The world's curiosity did not cease. "The talk in Paris was that Jackie had married Ari for his money, he'd married her for her prestige," recalls a Paris journalist. But her friend, Countess Isabelle d'Ornano, protests that it was an affair of the heart: "Onassis and Jackie were very different, but I felt she married him because she loved him."
Americans, however, were outraged by what they took to be the First Lady's fecklessness. As newspapers reported on her hedonistic lifestyle, Jackie tumbled off the top of the Gallup Poll's list of most admired women. Free of the bonds of public life, she reveled in Onassian luxury, frantically spending her $30,000 monthly allowance.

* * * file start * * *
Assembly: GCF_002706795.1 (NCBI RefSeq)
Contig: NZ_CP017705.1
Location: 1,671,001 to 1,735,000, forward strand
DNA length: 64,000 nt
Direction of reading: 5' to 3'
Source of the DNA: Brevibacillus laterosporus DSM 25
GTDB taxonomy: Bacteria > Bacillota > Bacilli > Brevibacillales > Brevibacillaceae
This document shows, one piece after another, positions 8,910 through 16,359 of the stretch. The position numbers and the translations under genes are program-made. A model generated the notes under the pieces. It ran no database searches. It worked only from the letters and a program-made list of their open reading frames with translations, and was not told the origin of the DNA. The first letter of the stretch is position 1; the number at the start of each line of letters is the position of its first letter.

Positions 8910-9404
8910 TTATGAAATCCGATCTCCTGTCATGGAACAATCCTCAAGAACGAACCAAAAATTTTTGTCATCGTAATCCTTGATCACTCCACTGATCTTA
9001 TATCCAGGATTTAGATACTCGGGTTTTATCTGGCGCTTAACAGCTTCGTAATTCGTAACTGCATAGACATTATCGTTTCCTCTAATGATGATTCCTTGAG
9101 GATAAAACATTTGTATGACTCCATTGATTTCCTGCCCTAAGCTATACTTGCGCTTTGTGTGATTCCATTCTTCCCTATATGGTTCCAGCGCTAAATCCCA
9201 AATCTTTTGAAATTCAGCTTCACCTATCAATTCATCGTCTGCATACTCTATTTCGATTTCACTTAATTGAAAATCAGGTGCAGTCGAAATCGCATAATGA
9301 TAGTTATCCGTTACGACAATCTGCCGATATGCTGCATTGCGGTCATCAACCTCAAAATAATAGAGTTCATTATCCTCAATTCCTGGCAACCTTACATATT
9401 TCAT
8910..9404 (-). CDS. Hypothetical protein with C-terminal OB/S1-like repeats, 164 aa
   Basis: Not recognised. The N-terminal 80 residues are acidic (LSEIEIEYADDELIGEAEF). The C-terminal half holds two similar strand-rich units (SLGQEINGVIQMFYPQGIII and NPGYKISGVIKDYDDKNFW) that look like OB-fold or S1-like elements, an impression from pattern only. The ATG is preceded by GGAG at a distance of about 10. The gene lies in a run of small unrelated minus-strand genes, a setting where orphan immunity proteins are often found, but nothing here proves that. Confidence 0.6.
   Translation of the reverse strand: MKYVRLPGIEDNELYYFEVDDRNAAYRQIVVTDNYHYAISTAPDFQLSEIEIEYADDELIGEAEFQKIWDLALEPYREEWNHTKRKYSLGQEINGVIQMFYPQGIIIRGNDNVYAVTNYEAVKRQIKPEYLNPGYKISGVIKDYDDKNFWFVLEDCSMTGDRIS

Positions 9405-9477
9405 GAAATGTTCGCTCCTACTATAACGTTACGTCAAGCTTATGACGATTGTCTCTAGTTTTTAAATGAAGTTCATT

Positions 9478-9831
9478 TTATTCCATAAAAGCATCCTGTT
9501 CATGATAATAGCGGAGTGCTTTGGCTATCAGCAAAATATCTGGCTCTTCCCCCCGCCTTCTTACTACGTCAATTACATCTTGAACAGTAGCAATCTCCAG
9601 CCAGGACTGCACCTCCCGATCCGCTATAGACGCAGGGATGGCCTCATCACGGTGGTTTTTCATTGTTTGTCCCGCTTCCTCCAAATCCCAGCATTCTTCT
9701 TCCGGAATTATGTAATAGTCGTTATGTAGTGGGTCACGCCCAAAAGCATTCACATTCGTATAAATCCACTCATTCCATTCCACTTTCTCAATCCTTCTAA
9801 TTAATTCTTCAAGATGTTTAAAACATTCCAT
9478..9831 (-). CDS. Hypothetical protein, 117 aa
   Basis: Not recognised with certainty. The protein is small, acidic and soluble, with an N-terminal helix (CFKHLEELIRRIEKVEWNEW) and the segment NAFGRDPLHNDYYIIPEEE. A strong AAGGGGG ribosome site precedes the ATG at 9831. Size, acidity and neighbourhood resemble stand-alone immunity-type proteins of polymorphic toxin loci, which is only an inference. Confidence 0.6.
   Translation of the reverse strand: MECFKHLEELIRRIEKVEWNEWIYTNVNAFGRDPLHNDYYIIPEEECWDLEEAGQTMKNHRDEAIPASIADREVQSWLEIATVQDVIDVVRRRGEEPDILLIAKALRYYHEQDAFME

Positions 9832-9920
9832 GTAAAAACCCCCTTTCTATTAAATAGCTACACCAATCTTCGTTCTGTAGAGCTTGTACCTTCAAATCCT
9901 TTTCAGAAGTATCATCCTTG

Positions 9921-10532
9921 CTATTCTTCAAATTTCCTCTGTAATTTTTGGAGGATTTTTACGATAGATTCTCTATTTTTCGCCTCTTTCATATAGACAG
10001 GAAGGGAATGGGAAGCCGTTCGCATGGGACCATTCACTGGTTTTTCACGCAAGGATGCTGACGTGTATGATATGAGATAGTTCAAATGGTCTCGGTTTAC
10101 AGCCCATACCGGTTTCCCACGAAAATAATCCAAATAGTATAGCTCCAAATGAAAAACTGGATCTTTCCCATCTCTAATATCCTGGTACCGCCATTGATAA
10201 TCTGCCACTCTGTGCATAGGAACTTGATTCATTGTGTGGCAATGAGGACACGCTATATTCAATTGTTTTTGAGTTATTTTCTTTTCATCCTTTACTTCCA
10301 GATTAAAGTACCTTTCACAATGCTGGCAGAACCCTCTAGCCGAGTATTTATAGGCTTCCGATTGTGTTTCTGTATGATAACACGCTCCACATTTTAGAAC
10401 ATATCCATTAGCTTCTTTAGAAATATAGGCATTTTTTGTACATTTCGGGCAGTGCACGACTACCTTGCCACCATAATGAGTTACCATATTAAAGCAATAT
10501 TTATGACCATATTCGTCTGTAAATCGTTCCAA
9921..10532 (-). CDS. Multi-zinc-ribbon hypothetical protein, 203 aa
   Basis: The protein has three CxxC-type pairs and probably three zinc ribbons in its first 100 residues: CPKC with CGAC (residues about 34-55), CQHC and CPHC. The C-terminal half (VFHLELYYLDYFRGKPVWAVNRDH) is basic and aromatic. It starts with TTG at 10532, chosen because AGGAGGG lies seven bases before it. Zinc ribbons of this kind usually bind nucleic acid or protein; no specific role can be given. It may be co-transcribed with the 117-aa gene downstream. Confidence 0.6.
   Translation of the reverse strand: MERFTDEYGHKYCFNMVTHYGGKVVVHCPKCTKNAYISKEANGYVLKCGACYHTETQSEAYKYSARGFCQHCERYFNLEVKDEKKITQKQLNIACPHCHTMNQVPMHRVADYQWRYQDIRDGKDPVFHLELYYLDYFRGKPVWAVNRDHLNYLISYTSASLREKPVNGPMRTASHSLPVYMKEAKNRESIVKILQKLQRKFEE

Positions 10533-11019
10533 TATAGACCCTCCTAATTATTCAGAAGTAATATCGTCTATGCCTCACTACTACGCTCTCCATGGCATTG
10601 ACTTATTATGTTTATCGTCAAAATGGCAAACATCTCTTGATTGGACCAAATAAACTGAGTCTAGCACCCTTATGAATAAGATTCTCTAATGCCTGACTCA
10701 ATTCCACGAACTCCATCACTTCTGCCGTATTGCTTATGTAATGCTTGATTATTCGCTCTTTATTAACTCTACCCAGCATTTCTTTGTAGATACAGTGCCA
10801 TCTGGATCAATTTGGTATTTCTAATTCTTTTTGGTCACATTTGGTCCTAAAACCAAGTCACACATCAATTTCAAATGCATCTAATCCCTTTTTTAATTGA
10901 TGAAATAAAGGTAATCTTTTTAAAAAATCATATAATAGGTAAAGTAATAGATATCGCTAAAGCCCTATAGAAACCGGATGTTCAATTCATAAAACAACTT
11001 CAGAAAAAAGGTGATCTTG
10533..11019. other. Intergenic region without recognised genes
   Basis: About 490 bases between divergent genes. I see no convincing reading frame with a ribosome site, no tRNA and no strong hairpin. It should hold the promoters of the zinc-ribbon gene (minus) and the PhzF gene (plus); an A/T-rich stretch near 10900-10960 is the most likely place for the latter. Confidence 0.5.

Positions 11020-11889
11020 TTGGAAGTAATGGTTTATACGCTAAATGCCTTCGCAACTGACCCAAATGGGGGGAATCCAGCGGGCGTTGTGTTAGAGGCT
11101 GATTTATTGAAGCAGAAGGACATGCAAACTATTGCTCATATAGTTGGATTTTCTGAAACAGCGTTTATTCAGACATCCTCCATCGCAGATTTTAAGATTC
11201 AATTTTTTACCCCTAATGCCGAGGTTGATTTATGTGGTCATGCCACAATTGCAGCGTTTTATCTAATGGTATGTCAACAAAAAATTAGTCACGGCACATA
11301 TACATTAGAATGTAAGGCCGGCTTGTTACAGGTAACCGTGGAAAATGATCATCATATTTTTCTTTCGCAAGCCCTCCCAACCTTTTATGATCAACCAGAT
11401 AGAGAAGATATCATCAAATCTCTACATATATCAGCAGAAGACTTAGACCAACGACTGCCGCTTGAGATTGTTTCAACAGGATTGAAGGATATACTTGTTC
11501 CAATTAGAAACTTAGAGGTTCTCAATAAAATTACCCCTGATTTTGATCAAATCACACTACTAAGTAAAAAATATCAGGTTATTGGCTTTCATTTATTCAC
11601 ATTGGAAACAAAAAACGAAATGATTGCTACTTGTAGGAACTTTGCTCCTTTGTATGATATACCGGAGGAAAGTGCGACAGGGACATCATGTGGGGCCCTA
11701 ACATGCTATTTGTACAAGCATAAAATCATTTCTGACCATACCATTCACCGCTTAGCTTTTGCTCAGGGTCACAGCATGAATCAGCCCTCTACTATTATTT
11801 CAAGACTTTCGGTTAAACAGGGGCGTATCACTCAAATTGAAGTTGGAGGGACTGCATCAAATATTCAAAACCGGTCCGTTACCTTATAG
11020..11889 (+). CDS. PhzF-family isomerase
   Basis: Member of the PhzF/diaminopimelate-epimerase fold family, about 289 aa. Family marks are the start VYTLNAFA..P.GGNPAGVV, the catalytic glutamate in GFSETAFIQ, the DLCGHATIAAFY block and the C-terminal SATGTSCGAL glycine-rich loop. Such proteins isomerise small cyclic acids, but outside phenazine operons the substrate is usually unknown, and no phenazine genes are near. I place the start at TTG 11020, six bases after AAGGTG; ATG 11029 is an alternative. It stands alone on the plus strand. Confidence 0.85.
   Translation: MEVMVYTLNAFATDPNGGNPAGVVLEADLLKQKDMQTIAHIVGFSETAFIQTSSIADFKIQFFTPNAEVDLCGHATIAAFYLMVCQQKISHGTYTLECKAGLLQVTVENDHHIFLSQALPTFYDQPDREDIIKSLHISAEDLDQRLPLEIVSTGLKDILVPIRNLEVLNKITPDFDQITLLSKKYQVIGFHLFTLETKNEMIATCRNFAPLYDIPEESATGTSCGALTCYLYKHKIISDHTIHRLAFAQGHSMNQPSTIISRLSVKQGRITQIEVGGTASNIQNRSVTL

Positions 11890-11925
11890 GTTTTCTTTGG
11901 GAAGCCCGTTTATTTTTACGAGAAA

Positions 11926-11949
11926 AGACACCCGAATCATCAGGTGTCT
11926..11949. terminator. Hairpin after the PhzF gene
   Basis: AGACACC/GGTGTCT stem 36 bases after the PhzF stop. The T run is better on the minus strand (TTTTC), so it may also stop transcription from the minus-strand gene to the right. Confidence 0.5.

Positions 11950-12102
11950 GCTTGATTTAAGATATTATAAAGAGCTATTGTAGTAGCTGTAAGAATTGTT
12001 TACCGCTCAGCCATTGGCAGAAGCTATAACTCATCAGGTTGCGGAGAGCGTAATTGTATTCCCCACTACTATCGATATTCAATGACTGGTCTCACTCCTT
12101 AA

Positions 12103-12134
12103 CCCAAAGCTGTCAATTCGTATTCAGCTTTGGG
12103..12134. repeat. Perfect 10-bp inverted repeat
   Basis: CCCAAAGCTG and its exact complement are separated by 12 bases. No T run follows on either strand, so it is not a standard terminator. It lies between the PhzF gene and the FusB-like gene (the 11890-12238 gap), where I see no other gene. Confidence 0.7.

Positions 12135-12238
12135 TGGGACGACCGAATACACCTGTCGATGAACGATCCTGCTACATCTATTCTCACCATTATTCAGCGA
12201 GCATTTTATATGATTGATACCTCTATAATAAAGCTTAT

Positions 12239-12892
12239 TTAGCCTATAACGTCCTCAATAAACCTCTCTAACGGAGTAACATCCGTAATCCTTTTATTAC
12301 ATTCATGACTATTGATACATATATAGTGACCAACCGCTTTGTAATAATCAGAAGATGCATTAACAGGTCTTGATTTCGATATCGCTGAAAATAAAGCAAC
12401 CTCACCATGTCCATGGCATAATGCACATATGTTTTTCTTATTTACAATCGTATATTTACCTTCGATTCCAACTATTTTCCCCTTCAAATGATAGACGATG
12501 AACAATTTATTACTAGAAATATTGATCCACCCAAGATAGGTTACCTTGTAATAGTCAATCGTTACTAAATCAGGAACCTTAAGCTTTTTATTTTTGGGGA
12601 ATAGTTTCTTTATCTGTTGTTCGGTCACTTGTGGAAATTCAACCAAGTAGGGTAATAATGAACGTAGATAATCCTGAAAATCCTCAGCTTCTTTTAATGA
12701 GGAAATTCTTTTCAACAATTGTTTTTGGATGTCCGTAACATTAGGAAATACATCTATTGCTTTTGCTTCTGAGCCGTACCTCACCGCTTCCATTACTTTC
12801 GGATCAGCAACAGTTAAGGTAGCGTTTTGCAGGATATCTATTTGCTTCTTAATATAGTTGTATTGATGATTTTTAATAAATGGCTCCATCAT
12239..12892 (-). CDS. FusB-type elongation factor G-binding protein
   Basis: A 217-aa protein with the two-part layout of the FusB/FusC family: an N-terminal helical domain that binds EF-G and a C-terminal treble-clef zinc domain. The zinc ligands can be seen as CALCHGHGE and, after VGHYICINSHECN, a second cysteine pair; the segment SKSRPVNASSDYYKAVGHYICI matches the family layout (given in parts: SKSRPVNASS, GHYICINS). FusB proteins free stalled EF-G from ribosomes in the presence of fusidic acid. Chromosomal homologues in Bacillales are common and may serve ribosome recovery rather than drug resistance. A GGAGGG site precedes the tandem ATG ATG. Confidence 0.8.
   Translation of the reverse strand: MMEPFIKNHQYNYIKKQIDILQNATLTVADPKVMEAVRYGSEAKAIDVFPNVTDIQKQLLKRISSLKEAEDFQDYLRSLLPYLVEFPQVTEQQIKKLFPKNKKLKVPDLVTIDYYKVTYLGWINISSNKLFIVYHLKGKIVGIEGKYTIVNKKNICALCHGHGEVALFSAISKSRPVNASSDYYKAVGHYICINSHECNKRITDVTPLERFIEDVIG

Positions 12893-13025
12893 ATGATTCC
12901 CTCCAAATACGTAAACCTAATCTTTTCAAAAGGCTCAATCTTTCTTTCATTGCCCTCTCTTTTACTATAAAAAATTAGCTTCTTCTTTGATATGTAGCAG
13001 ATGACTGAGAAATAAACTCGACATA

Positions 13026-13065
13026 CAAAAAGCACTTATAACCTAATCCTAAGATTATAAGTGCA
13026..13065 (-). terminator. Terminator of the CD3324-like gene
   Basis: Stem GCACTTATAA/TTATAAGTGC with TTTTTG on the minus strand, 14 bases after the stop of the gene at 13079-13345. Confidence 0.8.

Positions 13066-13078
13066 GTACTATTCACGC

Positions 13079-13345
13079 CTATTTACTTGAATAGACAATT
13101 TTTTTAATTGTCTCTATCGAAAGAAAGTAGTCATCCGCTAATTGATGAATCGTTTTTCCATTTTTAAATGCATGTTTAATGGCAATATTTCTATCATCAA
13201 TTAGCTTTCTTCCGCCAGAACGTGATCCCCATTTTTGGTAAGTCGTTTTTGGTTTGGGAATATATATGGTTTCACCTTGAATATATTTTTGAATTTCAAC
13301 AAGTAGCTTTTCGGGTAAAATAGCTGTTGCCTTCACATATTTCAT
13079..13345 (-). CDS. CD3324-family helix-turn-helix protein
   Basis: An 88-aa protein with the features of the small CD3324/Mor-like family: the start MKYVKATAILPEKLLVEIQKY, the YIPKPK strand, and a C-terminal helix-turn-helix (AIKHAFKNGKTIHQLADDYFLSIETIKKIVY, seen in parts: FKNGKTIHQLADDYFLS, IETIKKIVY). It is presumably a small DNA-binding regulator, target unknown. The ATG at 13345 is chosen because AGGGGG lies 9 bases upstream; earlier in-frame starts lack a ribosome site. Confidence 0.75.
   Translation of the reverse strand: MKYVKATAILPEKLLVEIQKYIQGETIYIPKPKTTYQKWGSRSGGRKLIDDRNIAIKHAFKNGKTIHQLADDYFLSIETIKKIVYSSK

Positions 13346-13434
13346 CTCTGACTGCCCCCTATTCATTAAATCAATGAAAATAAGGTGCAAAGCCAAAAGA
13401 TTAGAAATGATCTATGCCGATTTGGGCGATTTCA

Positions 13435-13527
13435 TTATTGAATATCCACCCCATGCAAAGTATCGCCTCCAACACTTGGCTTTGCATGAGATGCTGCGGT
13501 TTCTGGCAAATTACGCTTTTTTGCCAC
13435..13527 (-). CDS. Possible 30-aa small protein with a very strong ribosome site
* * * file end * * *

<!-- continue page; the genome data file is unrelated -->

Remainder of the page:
Unhappy with his wife's spendthrift ways, Onassis did not cut her much slack. When Jackie asked to plan the meals for one of their cruises, Ari reportedly told an aide, "Why doesn't she just behave herself and do nothing?" Soon it was a marriage in pocketbook only. Jackie spent more time in Manhattan; Ari sought advice about divorce. In 1974, diagnosed with myasthenia gravis, a disease of muscle deterioration, he revised his will, excluding Jackie from any significant share in his estate. (His daughter, Christina, would later pay her a $26 million settlement.) Whatever bitterness she felt, on his death in March 1975, Jackie remembered the best.' 'Aristotle Onassis rescued me at a moment when my life was engulfed with shadows," she said. "I will be eternally grateful."
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